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I had this interview question like a year ago and was asked to code, on a piece of paper, how to reverse each word of a string. Since I am used to Java, I proposed the obvious answer of using split + reverse, which are native commands in Java. I was then told I couldn't use those, so I floundered and ended up with a really terrible solution (even though it technically would've worked).

Anyway, it was bugging me lately, so I gave it a shot in straight C, which I am not very good at, so it took me a good while to actually get it working.

I was wondering:

  1. Is this a good solution?
  2. Have I forgotten anything obvious?
  3. Have I done anything non-kosher in the C world?

Again, I'm not very good at C, so even small points will probably help me out.

#include <stdio.h>

void reverseString(char* start, char* end){
   while (start < end){
      char temp = *start;
      *start = *end;
      *end = temp;

char* word_start_index(char* p)
    while((*p != '\0') && (*p == ' ')){

    if(*p == '\0')
        return NULL;
        return p;

char* word_end_index(char* p)
    while((*p != '\0') && (*p != ' ')){

    return p-1;

void main(){
    char arr[] = "kevin is a good programmer";
    char* test = arr;

    while (test != '\0'){
        char* curWordStart = word_start_index(test);
        if (curWordStart == NULL)
        char* curWordEnd = word_end_index(curWordStart);
        reverseString(curWordStart, curWordEnd); 
        test = curWordEnd + 1;
    printf("%s \n", arr);

Also, would taking a different approach, like in higher level languages of breaking the string into an array of strings (so I guess a 2D array of chars), then stepping through and reversing each one, be a good approach as well? I thought about this first and was unable to hash it out.

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Another thing that you need to consider is that words are not always terminated by a space. Punctuation also counts!.:,;? And, being awkward, what about numbers? – Glenn Rogers Nov 5 '12 at 12:19
up vote 5 down vote accepted

I have a few issues with in your code:

  • Consistency in naming - use either camelCase or not_camel_case but don't mix

  • consistency in braces. The opening brace for a function goes in the first column.

  • word_start_index and word_end_index should take a const parameter

  • word_start_index is the same as strspn(string, " "); or if you are also looking for punctuation, strspn(string, " \t\n.,;:");

  • word_end_index - as for word_start_index but use strcspn (note the 'c')

  • word_end_index as a function (ie not in your context) fails for an empty string or a string starting with a space (it returns the char before the string starts).

  • variable test in main() is misnamed. I would prefer something that shows it is a string.

  • the test while (test != '\0') in main() is wrong - should be *test != '\0'. Your loop always exits from the break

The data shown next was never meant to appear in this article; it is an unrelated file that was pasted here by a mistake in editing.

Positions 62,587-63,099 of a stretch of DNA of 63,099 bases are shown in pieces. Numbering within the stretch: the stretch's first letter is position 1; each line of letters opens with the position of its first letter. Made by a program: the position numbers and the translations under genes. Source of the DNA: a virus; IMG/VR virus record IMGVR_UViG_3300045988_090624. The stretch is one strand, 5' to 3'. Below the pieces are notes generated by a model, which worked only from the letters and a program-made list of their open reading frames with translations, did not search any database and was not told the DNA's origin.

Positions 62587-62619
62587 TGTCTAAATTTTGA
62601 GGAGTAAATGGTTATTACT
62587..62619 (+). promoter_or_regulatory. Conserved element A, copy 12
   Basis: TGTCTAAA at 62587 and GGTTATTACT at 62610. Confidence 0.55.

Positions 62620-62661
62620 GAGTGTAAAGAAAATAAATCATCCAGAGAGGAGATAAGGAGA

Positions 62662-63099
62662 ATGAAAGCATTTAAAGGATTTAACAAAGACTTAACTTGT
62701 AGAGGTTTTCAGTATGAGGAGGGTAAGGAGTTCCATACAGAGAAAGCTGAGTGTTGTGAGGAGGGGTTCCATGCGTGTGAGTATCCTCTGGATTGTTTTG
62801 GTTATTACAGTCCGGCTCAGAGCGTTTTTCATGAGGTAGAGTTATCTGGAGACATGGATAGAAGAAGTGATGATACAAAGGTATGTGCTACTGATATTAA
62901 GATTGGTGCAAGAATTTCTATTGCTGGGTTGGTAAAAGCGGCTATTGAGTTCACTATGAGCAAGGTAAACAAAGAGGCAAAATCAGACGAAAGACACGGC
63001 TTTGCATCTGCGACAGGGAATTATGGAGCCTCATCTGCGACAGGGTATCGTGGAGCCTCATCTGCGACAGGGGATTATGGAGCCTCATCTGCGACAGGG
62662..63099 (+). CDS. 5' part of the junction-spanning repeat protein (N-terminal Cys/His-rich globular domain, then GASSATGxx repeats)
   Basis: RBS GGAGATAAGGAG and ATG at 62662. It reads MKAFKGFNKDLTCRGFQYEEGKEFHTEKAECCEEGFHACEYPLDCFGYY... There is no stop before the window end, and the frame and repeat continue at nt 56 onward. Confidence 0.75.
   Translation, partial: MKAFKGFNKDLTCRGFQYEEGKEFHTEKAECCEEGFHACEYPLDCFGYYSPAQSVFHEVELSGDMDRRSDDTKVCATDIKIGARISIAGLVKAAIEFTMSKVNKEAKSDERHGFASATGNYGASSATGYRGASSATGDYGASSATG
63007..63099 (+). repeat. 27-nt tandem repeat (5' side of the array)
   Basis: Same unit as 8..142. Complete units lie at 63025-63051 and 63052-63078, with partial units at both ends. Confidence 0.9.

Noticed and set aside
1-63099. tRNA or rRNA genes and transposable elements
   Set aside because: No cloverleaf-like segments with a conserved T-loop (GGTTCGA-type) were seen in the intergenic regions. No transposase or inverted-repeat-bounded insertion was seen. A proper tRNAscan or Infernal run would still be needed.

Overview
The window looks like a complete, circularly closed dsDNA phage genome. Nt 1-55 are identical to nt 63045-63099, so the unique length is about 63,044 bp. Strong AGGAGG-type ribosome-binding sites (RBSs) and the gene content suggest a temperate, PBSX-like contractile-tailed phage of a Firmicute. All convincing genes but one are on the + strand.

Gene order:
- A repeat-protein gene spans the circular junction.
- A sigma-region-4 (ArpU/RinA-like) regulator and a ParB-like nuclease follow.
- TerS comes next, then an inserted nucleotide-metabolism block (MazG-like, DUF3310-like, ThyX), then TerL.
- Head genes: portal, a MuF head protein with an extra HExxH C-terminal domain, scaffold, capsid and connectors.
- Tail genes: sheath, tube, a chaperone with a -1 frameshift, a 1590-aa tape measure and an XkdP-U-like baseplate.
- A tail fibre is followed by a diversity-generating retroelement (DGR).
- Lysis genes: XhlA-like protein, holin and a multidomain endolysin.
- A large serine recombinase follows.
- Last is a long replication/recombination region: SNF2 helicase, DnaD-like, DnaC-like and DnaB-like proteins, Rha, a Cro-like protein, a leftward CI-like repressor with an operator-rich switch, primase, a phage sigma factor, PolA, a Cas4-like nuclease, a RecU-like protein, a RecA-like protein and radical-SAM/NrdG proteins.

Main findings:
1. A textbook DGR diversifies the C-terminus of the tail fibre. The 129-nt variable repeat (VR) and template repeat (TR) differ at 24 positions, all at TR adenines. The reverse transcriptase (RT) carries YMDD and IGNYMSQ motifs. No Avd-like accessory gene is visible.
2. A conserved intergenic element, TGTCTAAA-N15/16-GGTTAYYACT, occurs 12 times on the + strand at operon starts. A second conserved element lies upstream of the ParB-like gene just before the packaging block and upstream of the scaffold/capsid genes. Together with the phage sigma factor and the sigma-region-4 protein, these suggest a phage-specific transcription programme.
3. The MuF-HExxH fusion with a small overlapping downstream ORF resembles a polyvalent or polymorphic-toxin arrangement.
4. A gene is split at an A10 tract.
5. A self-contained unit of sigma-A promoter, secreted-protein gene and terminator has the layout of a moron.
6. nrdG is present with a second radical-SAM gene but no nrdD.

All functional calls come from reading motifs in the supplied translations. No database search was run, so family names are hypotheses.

• no return or parameters in main()

Also, arguably the position of the stars in your pointers is wrong. I prefer char* p to be written char *p, which makes it clear that it is p that takes the star. Consider code such as char* a, b;. This is bad because it gives the impression that b is a pointer.

share|improve this answer
Thanks for the comments! Do you think taking a different approach like in higher level languages of breaking the string into an array of string (so I guess a 2-d array of chars), then stepping through and reversing each one would be good approach as well? I thought about this first and was unable to hash it out. – KDiTraglia Nov 5 '12 at 15:11
No, your approach is fine – William Morris Nov 5 '12 at 15:16
OK, thanks for the details, I was definitely unclear about how some of the pointers need to be declared and compared and had some trial and error there. The camel case issues were just a result of copy pasting a bit off the web, but again thanks for the help. – KDiTraglia Nov 5 '12 at 15:18
@WilliamMorris, hello, what is the benefit of changing the parameters to const? Thank you. – Jonathan Dec 31 '15 at 21:07

I like it; nice and logical and easy to follow.

The only change I would make is the test for space.

*p == ' '

I would replace this with

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I also met this question during a interview several years before, the string was null-terminated and separated by spaces. my idea was same as yours, just save some lines of code, comments in line.

// Reverse the characters between pointer p and q
void ReverseWord(char* p, char* q)
    while(p < q)
        char t = *p ;
        *p++   = *q ;
        *q--   = t ;

// Reverse all words in a sentence.
void ReverseSentence(char *s)
    char *p = s ;   // point to the start position of a word
    char *q = s ;   // point to the end position of a word(white space or '\0')

    while(*q != '\0') // While string not ends
        if (*q == ' ') // Get a word?
            ReverseWord(p, q - 1) ;
            q++ ; // move to next word
            p = q ;
            q++ ;

    ReverseWord(p, q - 1) ; // Reverse the last word
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Mine is also very similiar:

#include <stdio.h>
#include <ctype.h>

void reverse(char *p, char *q)
    while (p<q)
        char t = *p;
        *p++   = *q;
        *q--   =  t;

char *reverse_each_word(char* str)
    char *p, *q = str;
        p = q; while(*p && !isalnum(*p)) p++; // Skip non-word chars
        q = p; while(*q &&  isalnum(*q)) q++; // Skip     word chars
        if(*p) reverse(p, q-1);
    return str;

int main()
    char str[] = "An answer on";
    printf("%s\n", str);
    printf("%s\n", reverse_each_word(str));    
    return 0;
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